Ascension Island in the mid atlantic hosts the second largest breeding ground for the Green Sea Turtle in the atlantic, after Costa Rica. Each year, between 6,000 and 15,000 nests are laid by the turtle, and the turtles nesting on the island are the largest Green Turtles in the world, being 1.5 metres in length and weighing up to 300kg. The Turtles which breed in Ascension, migrate from Brazil, in what is one of the longest migrations of any creature on earth. The turtles repeat this every 3-4 years. The story of the turtles on Ascension has been a sad one, since the island's discovery in 1502, and up to the turn of the 20th century, turtling was one of the things the island was famous for. Now however, there is an active conservation programme taking place, and there has been an Ascension Island Green Turtle Fund set up to do this. Thankfully, due to low tourist numbers on the Island's long beaches, there are plenty of nesting sites for the turtles there.
Florida and the Caribbean
Important feeding grounds for the green sea turtle in Florida include Indian River Lagoon, the Florida Keys, Florida Bay, Homosassa, Crystal River and Cedar Key.
The primary nesting sites in U.S. Atlantic waters are along the east coast of Florida, particularly Hutchinson Island, with additional sites in the U.S. Virgin Islands and Puerto Rico. Sites in Suriname and in Tortuguero, Costa Rica are also reported. This western Atlantic population reaches sexual maturity at anywhere from 20-50 years.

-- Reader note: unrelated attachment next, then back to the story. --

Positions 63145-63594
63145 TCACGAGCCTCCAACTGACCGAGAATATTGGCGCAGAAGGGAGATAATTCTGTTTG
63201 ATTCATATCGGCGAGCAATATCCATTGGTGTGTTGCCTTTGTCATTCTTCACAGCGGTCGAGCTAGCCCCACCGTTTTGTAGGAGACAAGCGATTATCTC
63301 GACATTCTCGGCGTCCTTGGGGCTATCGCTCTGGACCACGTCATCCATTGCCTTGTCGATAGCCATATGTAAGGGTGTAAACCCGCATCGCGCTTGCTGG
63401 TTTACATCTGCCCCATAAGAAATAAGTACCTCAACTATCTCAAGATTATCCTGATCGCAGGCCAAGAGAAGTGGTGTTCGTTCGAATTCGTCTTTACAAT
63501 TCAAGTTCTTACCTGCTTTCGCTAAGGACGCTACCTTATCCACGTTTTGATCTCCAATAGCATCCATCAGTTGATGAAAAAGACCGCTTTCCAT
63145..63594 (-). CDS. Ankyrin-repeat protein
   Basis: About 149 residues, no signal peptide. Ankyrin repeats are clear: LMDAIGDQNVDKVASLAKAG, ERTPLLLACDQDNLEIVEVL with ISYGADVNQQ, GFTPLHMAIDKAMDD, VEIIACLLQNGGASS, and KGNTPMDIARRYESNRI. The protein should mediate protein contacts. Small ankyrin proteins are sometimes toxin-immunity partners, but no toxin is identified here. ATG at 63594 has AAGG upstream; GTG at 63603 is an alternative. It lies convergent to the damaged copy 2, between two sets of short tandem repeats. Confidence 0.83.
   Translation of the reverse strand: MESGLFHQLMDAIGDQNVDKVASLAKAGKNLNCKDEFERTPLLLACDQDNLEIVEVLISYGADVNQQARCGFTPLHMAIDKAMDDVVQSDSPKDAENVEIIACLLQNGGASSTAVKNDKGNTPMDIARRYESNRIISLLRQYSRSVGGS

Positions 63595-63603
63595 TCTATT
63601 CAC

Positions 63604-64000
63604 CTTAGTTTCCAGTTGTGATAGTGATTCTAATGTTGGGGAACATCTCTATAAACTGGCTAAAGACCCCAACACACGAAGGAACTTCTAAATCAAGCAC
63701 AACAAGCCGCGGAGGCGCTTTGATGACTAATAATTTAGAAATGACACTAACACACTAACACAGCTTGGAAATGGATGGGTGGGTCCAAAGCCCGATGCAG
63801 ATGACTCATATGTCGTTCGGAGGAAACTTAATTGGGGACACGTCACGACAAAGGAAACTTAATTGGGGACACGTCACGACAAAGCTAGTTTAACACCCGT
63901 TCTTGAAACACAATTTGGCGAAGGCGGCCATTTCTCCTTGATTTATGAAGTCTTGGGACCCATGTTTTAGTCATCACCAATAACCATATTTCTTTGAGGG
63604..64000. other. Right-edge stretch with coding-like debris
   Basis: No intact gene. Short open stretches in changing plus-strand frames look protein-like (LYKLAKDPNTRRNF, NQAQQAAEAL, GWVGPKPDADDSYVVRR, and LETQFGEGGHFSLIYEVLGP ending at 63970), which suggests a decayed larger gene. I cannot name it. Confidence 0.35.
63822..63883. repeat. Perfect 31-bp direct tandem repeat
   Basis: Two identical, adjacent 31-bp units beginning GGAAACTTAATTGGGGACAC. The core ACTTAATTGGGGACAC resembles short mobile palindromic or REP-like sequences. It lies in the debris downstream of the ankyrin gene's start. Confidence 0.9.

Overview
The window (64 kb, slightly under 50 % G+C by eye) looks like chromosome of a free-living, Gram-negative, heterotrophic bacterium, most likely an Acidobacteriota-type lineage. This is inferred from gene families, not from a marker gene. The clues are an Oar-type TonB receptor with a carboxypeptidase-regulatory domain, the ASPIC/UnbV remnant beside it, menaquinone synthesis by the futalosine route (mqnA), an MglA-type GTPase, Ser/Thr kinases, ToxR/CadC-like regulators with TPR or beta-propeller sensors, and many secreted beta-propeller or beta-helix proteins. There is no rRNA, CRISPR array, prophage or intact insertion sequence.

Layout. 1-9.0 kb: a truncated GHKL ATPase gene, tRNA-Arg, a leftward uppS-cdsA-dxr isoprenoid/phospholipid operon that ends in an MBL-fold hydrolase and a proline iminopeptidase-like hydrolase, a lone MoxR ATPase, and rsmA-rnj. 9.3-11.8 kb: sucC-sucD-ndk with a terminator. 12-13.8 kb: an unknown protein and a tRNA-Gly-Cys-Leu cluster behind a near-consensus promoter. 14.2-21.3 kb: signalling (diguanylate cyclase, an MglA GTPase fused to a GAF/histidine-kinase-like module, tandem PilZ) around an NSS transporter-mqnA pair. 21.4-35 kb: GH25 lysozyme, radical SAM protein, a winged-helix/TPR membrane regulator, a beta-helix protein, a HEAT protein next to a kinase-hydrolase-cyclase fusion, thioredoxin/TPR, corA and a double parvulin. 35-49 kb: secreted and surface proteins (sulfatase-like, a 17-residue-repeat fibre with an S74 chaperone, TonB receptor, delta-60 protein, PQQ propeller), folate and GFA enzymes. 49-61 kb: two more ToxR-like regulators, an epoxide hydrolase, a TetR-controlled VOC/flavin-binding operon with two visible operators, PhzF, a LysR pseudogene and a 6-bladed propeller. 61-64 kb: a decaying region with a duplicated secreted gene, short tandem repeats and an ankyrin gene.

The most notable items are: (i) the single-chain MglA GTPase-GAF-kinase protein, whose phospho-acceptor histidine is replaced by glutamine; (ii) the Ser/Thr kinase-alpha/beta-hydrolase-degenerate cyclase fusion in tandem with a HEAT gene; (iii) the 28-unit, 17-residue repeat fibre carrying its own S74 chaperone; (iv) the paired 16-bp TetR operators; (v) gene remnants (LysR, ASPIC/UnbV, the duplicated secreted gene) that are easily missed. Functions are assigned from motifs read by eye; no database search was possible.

Before the inclusion of the turtles in the Endangered Species Act and the Convention on International Trade in Endangered Species, commercial farms such as the Cayman Turtle Farm in the West Indies bred them for commercial sale and held as much as 100,000 turtles at any one time. But when the markets were closed due to the new protections, some went bankrupt and drastically reduced their stock. They currently now operate only as tourist attractions with around 10,000 turtles at any one time. See http://www.turtle.ky/history.htm for further historical information.
The turtle is found throughout the Hawaiian Islands, all the way to Midway The native Hawaiian word honu is often used. Ninety percent of the Hawaiian population breed and nest at French Frigate Shoals, from April to November. Males apparently make the journey every year, while females make it at two to four year intervals. Sexual maturity comes at about 25 years.
The honu has made a remarkable comeback and is now the subject of eco-tourism and has become something of a state mascot. Students of the Hawaiian Preparatory Academy (a high school) on the Big Island have tagged thousands of specimens over the past two decades.
Conservation efforts have been boosted by eco-tourism in Sabah, Borneo. The island of Pulau Selingaan (also known as 'Turtle Island') is home to a turtle hatchery. Staff on the island collect some of the eggs laid each night and place them in a hatchery to protect them from predators. Incubation is approximately 60 days. Once hatched, tourists are permitted to assist in the release of the baby turtles into the sea.
In the Arabian Sea, 'Hawksbay' and 'Sandspit' beaches off the coast of Karachi, Pakistan host some of the most important nesting grounds for the Green Turtles. The nests are laid throughout the year, but the frequency is higher in July and December. Apart from the populated beaches of Sindh, the turtle habitat has been recorded since 1877 on many inaccessable and unfrequented sandy beaches along the 700 kilometer coastline of Balochistan as well as on the Astola island, 25 km from the mainland. WWF-Pakistan has initiated various projects for safe turtle hatchling since 1980's. However, the population has been on decline due to populated beaches, urban developments, fishing activities, noise and other forms of pollution from the harbour and exploitation of turtle products.